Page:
There is also evidence that ESG scores have a negative correlation with risk. In a study (“Weighing the Evidence: ESG and Equity Returns”) by Guido Giese and Linda-Eling Lee, both Directors at MSCI Research, the conclusion was that: “The finding supported with the highest statistical confidence level is the result that ESG characteristics had a positive effect on risk, in particular in mitigating tail risks. There is some evidence that ESG momentum (changes in ESG characteristics) was linked with portfolio performance, but a longer time series is needed to verify the existence of an ESG risk premium.”
This brings us to impact investing.
Impact investing is (in my opinion) where real change happens. Impact investing goes a step further and includes an advocacy component. Funds that follow this path not only divest with an SRI alignment and by applying ESG screens, but also submit shareholder resolutions and make use of proxy voting and other tools in order to encourage companies to be better global citizens.
There are a number of notable major players in this space and you can read all about their advocacy work in their annual reports. These annual reports show advocacy work that includes:
- Pushing Microsoft to become carbon negative by 2030.
- Pushing Tullow Oil to add women to its board.
- Pushing a global coffee retailer to establish plastic waste reduction targets.
These funds families are built on a foundation of impact, and encourage positive change in companies held in their portfolios through shareholder engagement.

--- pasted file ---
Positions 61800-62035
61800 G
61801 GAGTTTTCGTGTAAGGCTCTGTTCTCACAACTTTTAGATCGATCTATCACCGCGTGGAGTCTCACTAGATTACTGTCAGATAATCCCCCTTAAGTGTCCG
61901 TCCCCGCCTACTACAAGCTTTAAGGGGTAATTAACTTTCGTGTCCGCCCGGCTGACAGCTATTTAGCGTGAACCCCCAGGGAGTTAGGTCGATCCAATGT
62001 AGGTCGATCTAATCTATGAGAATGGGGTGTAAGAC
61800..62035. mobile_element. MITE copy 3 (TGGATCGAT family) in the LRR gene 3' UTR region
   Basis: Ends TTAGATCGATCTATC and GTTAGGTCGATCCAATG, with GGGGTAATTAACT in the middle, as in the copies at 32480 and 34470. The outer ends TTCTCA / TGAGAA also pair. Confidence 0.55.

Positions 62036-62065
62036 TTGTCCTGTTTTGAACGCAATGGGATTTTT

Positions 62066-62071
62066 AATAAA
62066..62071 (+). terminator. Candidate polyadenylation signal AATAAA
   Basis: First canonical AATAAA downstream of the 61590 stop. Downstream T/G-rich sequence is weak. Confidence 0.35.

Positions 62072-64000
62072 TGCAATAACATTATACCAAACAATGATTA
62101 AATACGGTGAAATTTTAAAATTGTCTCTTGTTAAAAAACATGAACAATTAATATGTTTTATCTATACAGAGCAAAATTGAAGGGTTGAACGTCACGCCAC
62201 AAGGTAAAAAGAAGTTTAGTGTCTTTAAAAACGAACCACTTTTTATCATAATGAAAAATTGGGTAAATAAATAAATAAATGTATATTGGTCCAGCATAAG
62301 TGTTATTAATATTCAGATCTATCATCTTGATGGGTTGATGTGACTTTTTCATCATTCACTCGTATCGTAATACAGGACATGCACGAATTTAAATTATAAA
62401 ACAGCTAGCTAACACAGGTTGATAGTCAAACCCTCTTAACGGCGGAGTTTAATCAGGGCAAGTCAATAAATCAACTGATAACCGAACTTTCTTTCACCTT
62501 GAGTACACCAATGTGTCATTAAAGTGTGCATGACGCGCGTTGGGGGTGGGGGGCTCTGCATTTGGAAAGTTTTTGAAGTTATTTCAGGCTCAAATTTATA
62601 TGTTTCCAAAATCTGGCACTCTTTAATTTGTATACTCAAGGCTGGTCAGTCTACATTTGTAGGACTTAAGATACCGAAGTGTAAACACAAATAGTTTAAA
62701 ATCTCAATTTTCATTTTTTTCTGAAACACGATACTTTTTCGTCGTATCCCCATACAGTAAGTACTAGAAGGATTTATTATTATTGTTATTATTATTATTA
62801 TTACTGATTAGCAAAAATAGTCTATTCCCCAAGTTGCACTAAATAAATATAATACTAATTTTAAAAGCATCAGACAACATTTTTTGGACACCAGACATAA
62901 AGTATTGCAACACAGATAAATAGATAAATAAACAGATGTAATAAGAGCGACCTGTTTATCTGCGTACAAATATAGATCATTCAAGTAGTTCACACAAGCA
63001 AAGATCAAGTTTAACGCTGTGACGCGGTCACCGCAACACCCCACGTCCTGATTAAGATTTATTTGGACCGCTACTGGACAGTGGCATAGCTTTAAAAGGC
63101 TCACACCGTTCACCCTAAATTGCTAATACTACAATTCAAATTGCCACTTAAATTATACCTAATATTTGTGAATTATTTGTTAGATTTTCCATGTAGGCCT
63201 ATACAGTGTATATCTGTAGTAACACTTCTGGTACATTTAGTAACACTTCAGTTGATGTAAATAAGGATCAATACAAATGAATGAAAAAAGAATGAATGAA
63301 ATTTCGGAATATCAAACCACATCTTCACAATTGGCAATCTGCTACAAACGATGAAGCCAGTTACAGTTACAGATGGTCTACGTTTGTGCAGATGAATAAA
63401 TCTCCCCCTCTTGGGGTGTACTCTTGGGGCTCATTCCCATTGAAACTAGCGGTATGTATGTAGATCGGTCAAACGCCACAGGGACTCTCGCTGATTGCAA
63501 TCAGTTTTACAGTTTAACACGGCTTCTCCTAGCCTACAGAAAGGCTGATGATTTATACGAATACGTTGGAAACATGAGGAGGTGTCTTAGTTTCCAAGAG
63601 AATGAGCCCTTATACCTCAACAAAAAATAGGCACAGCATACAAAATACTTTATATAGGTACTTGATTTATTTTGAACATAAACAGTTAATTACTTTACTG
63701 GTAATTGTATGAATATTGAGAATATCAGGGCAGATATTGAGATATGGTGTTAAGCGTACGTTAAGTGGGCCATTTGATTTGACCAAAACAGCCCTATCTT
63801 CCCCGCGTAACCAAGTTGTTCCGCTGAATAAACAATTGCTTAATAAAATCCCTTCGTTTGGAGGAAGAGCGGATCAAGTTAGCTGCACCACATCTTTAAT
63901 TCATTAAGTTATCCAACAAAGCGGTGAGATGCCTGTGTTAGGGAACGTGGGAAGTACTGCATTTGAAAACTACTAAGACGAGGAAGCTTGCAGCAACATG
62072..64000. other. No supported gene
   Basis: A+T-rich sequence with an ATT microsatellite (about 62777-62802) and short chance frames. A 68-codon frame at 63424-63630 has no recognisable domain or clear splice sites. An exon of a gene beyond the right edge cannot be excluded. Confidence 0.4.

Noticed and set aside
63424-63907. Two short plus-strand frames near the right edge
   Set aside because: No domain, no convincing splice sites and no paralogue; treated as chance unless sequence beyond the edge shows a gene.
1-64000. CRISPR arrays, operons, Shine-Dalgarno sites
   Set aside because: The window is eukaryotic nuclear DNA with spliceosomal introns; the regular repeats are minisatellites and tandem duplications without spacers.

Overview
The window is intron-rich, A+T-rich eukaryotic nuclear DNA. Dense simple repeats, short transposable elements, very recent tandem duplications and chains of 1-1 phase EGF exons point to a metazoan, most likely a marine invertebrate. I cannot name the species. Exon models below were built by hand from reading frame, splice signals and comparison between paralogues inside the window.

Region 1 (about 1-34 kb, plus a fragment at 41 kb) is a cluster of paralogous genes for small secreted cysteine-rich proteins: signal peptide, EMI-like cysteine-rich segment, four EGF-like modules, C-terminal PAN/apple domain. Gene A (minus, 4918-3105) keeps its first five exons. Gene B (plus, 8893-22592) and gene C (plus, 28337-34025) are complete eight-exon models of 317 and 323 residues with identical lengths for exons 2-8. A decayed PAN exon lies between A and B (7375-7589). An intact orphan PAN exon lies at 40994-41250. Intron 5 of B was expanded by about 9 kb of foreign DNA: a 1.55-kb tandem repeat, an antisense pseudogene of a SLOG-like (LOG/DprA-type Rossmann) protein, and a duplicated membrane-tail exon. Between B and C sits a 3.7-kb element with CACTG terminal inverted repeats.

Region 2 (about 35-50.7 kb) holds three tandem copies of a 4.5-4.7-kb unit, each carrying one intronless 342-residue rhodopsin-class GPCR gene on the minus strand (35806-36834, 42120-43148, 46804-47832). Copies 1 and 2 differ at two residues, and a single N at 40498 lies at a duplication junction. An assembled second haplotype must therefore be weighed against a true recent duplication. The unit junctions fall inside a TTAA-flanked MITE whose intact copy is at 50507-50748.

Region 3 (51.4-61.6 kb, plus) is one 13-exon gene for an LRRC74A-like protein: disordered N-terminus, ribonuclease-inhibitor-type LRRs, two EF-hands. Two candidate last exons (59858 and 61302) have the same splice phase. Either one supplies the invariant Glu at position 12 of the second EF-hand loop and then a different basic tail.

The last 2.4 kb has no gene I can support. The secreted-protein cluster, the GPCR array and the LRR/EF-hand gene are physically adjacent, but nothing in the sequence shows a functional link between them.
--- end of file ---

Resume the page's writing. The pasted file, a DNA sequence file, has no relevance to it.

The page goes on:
Here is a sample impact report that is similar to the ones I produce for my clients that shows the impact of their money.
In my opinion, if you want your money to go toward real change, you need to seek out the impact component. It's fine to make a statement by investing in ESG-themed funds but divesting from fossil fuel companies (for example) can seem more nebulous when it comes to true impact – these companies don't "feel" it as immediately or directly.
The true impact funds work toward improving the behavior of these companies with real advocacy work, which truly has a direct impact.
What About Cost?
One of the biggest arguments against SRI/ESG/Impact investing tends to be the perceived cost. There are some loud opinions in the world of investing that are convinced that cost is all that matters and that you should always be looking for the lowest possible expense ratio in the funds you invest in.
Philosophical commentary on that opinion aside, It’s true that SRI, ESG, and Impact funds tend to have higher costs. There is more overhead that comes with managing funds with a values-driven approach.
However, fund expenses don't tell the whole story. When comparing fund performance net of fees (which is how performance is published), the returns end up being pretty comparable and it’s fairly easy to find SRI/ESG/Impact funds that perform on par with their passive counterparts.
Additionally, investors who are truly committed to making an impact with their money likely value other factors over fund expenses. It’s a reasonable and prudent tradeoff to pay a little more in expenses in order to have a deep level of impact with their money.
And they are in good company. ESG-related assets account for one in three dollars managed globally, according to estimates from Global Sustainable Investment Association.
For these investors, the drum beat of “low cost at all costs!” doesn’t have much sway.
Does SRI/ESG/Impact Investing Make a Difference?
Aligning your money toward progressive and positive values does make a difference. It’s not always immediately obvious, but as momentum and interest grows in this area, more companies will be encouraged to improve their impact on the environment, in social impact, and in corporate behavior.
Change takes time, but every dollar invested in SRI/ESG/Impact is a vote for creating a better world.
About the Author
Michael Reynolds, CSRIC®, AIF®, CFT-I™ is a Financial Advisor and Principal at Elevation Financial LLC. He is also host of Wealth Redefined®, a weekly podcast on finance and wealth-building.